State hospital workers protest against assaults, staff cuts

NORWALK - Dozens of Metropolitan State Hospital employees chanted and waved picket signs in front of the hospital Wednesday, drawing attention to alleged ongoing assaults and staffing concerns at their facility and others overseen by the California Department of Mental Health (DMH).Workers shared personal stories of how they have been injured by patient assaults as well as their concerns for the individuals they care for, especially now that DMH proposes staffing cuts. The employees - part of the statewide Safety Now! Coalition of state-hospital staff - protested what they said were DMH's contradictory take on safety: The state department is calling for the layoff of hundreds of treatment professionals at Metropolitan and other state hospitals while at the same time being cited by Cal/OSHA for "serious" safety violations and being told to increase staffing. Metropolitan and Napa State Hospitals were cited last spring for "serious" safety violations leading to numerous assault injuries, including the October 2010 murder of psychiatric technician Donna Gross, but DMH is contesting these violations. Two more DMH hospitals - Atascadero and Patton - were cited March 1 for "serious" assault-related safety concerns; Coalinga State Hospital employees are awaiting results from a recent Cal/OSHA safety tour. While Cal/OSHA and legislators are calling on the department to improve state hospitals' safety and staffing, DMH has sent 114 layoff notices to Metropolitan State Hospital treatment staff, including psychiatrists, psychologists, rehabilitation therapists, social workers and psychiatric technicians, protestors claimed. California Assemblyman Michael Allen - whose district includes Napa State Hospital, where Gross was killed - has introduced Assembly Bill 2399 to compel DMH to implement the anti-assault safety programs called for in the Cal/OSHA citations that the department is contesting. Allen also has introduced Assembly Bill 2397 to maintain adequate treatment-staffing levels and to stop the layoff of hundreds of state-hospital employees. Frustrated at the "little progress in improving safety conditions" since Gross' killing, members of the California Assembly's Select Committee on State-Hospital Safety and two state senators wrote to DMH Director Cliff Allenby March 8 requesting a moratorium on state-hospital layoffs. Although not all of the 114 Metropolitan workers who received layoff notices may be let go, employees agree with legislators and Cal/OSHA that more staff, not fewer, are needed to provide the best and safest care possible at Metropolitan State Hospital and at other California state hospitals. Instead of laying off treatment staff and reducing services and safety, state-hospital employees say the department could save nearly $100 million per year by appropriately charging for civil-commitment beds at Metropolitan and Napa, replacing expensive Atascadero contract psychiatrists with civil-service psychiatrists and by cancelling Napa's training contract with U.C. Davis, among other ideas. "There may be times when budget cuts are necessary, but under no circumstances should safety be compromised," said senior psychiatric technician Carlos "Chuck" Garcia, a 14-year MSH employee and layoff-letter recipient.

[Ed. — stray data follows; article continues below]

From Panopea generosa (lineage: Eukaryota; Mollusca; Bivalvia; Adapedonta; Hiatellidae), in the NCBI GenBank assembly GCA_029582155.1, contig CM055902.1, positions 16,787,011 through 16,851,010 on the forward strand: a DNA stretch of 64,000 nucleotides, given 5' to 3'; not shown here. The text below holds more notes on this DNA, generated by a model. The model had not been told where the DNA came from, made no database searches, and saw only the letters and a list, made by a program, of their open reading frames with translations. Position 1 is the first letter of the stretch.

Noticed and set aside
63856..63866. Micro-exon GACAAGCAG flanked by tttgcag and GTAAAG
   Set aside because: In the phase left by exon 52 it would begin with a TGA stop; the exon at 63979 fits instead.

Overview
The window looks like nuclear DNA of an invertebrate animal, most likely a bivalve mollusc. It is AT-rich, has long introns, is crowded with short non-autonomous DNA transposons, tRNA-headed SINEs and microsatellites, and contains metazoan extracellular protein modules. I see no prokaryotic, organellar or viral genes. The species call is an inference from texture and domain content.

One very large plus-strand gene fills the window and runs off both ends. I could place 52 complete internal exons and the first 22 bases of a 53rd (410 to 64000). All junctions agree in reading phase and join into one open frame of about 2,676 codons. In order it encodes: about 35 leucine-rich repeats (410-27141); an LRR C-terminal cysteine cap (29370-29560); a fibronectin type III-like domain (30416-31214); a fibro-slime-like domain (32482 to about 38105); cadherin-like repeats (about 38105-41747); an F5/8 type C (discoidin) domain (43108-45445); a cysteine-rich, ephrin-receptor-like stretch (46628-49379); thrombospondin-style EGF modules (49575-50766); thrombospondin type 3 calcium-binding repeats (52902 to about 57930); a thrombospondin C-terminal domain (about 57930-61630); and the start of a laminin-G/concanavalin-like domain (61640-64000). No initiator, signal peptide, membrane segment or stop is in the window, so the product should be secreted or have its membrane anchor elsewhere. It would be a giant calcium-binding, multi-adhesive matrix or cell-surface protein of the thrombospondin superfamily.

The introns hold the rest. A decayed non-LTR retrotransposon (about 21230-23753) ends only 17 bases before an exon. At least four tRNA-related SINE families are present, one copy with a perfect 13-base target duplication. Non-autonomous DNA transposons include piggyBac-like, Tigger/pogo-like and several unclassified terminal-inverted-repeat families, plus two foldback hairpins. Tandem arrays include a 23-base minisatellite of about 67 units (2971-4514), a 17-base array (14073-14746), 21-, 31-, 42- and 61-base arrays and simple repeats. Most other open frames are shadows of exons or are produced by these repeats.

********** Published: March 22, 2012 - Volume 10 - Issue 49